Euthanasia: a slippery slope to human cattle

The social engineers of the Long March insist at every turn that there is no way, no how, that their latest putsch will create a slippery slope that will lead to more, and more dramatic, changes. More than two centuries after Burke’s Reflections on the Revolution in France, the smug mobs of “progressivism” still refuse to learn the lessons of history. Instead, they march blindly on, in search of their latest “progressive” fad.

Such a fad is the ongoing mania for allowing doctors to kill patients. Again and again, its advocates staunchly deny that crossing this particular Rubicon will set society off on another slippery slope. Even as it does. Once society deems it acceptable to medically kill people, it’s not long before it becomes okay to medically cannibalise them.

Once we deem certain categories of people to be killable — which is precisely what legalizing assisted suicide and euthanasia does — it becomes all too easy to conclude, as Belgians and Netherlanders have, that since these patients want to die we might as well benefit societally from their deaths.

Falun Gong protesters stage a mock organ-harvest.

People react with horror at whispers of Chinese organ-harvesting, where dissidents are consigned to death row in order for their organs to be harvested for the lucrative transplant market. Yet the Chinese organ factories are simply a black mirror of “progressive” nations.

…patients with mental illnesses and other diseases are admitted to hospitals, killed by lethal injection, and then wheeled immediately into a surgical suite for organ harvesting…

In the three years since lethal injection euthanasia became legal in Canada, at least thirty people were organ harvested after being euthanized. That number may soon increase dramatically as the Canadian medical establishment has come out solidly in favor of letting people who die by euthanasia to also become organ donors.

A major ethics “Guidance” was just published in the Journal of the Canadian Medical Association that establishes euthanasia kill-and-harvest (my blunt term) protocols. It makes for a chilling read.

Of course, advocates of these practices try to disguise their agenda, not just with obfuscating euphemisms, but by paying lip service to “safeguards”. Yet as we have seen time and again, these “safeguards” are quickly eroded. The goalposts inevitably move. What starts as “ending painful terminal conditions” becomes “mental suffering” and finally “on request”. “Adults only” quickly devolves to children (at the same time as some “liberal” jurisdictions start sliding the scale from the other end, allowing for “post-birth abortions”).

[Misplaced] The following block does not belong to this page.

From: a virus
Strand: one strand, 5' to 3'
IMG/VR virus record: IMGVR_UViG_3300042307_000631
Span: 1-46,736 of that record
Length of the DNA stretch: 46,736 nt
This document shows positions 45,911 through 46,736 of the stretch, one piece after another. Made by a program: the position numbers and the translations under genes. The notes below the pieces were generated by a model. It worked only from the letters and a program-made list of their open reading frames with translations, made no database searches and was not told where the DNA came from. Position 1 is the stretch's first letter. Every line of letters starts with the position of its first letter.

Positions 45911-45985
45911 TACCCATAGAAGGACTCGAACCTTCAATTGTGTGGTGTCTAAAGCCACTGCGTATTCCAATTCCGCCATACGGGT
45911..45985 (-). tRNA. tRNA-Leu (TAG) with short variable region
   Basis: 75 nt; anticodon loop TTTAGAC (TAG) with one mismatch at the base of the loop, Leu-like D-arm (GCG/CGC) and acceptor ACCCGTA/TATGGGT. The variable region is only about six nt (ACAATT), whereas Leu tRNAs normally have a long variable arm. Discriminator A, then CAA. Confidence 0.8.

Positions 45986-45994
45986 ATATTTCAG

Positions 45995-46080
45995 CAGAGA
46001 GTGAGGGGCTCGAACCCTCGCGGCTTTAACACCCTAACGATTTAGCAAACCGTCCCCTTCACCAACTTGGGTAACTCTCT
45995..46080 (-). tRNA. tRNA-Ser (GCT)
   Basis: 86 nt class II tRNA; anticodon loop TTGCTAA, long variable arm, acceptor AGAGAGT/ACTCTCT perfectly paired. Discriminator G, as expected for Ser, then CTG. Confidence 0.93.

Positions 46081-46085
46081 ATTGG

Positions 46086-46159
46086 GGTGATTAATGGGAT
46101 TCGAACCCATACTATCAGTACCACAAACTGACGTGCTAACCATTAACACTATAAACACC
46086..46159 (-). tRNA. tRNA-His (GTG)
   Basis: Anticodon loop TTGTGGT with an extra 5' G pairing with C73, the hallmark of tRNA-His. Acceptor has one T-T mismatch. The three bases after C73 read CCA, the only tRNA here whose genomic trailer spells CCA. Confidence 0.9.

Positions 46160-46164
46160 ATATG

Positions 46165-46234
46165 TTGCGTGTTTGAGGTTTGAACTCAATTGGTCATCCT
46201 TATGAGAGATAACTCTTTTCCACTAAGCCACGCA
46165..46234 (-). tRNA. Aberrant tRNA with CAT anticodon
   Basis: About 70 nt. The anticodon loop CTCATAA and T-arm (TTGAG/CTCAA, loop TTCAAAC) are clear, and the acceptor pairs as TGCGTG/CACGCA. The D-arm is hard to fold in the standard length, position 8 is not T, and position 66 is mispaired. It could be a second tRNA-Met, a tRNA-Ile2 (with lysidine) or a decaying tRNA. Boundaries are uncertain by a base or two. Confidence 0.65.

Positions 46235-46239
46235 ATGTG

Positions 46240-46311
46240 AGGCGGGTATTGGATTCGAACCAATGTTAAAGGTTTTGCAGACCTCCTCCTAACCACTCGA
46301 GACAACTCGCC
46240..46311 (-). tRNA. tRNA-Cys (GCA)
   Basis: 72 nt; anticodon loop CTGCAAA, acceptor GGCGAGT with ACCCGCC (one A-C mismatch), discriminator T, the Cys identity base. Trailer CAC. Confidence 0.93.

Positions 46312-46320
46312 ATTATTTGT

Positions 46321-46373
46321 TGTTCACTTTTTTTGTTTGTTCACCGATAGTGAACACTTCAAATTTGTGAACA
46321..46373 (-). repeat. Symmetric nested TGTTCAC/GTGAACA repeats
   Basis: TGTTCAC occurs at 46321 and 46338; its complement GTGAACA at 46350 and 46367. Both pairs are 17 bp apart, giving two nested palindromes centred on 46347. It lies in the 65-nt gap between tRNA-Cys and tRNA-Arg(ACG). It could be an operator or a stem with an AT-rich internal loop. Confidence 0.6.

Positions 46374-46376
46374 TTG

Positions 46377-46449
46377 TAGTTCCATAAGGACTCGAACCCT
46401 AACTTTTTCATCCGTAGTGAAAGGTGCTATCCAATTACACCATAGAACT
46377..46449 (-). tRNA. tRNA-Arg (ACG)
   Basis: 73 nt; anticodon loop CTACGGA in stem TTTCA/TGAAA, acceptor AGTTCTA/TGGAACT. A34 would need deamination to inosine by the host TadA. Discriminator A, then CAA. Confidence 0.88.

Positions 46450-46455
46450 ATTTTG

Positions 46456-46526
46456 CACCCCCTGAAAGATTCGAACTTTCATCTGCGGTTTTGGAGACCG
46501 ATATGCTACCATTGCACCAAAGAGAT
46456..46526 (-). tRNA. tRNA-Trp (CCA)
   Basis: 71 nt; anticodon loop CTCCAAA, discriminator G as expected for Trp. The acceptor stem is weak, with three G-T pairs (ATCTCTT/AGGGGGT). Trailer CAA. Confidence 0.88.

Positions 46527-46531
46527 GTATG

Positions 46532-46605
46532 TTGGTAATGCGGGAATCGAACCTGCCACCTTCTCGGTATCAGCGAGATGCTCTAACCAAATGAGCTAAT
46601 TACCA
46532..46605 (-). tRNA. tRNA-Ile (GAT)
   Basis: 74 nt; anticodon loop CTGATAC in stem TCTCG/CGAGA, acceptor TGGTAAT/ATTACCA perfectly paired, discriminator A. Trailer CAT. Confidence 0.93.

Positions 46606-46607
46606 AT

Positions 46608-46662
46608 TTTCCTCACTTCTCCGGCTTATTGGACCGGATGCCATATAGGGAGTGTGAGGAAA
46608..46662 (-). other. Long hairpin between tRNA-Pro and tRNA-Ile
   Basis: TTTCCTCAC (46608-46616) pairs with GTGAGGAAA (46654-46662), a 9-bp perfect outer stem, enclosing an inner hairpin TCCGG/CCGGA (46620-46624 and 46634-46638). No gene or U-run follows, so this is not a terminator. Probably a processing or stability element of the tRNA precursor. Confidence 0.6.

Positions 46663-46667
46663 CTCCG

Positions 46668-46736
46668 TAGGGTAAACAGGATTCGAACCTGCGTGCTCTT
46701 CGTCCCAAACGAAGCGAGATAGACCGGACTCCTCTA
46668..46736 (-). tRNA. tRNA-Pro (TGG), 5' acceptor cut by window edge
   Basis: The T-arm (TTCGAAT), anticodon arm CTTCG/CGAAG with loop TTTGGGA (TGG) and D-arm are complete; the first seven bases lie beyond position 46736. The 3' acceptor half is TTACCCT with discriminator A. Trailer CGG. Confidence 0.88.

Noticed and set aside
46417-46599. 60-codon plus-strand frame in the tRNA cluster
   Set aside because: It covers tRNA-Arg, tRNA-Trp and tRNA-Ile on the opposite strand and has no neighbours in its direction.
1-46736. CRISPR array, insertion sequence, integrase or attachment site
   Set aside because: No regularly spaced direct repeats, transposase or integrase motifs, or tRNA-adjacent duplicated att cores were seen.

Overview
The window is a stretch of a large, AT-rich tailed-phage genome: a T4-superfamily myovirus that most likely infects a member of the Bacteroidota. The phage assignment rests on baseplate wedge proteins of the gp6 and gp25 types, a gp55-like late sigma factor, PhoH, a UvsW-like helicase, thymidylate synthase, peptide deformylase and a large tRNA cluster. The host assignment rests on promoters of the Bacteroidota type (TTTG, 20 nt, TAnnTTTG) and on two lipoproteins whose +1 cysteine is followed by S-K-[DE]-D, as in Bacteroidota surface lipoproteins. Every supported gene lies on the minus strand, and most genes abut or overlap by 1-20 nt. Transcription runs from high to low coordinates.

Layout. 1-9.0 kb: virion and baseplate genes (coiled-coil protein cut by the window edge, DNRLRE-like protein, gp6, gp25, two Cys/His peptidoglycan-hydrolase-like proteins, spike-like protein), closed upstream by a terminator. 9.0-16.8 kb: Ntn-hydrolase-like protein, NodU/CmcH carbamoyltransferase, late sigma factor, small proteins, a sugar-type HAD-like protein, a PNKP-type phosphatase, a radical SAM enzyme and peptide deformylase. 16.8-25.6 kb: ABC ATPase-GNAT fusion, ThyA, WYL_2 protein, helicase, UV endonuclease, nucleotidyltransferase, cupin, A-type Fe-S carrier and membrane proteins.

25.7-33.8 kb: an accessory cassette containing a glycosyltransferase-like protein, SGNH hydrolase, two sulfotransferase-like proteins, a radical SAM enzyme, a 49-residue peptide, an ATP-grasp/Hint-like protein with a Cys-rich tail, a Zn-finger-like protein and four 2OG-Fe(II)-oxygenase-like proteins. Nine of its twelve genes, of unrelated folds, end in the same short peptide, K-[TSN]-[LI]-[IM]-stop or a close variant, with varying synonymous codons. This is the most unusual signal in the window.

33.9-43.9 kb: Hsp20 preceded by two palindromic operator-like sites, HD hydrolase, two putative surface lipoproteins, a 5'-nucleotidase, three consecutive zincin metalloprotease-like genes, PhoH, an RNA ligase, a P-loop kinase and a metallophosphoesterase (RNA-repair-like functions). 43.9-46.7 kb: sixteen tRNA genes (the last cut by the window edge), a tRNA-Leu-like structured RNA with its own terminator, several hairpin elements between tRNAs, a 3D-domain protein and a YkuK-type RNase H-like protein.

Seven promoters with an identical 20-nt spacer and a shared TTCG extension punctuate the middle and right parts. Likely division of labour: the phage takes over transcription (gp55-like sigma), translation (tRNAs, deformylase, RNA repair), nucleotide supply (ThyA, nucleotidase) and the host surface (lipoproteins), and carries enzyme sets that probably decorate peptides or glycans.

Yet, despite all the high-falutin’ talk of “compassion” and “easing suffering”, the slippery slope is invariably fixated on a single goal: death.

I scoured the document, and do you know what I didn’t find? Any requirement that patients who ask for euthanasia receive suicide prevention or treatment to help them overcome the desire to die. In other words, the Guidance places “patient autonomy” above the value of the patient’s life — Hippocratic Oath, be damned — even though some of these patients could later change their minds about wanting to die if they received professional mental health support.

The slope quickly slips into very, very dark territory indeed.

Let’s follow the logic: If we accept the killing of patients who want to die, and if we accept allowing such patients to consent to organ procurement after their death, why not just skip the euthanasia/suicide part and go directly to procuring a living patient’s organs? After all, live organ harvesting would provide better and more viable organs, and also, result in the desired death…articles advocating euthanasia by organ harvesting have been published in some of the world’s most respected medical and bioethics journals…

Thus, the organ procurement surgeon would be transformed from exclusively a protector of life into a killer who causes death by removing vital organs.


I was vaguely nauseated when Pope John Paul II introduced the competing notions of a “culture of life” versus a “culture of death”. But, with hindsight, it’s hard to see where JPII was wrong. More and more, our culture seems fixated on the idea that death is a quick and easy solution to many difficult problems.

We’ve been there before, of course. In the early 20th century, “progressives” like Shaw, Wells and Sanger were convinced that the only way to improve society was to simply remove its “useless, infirm and unfit” by painless death. Remember how that ended.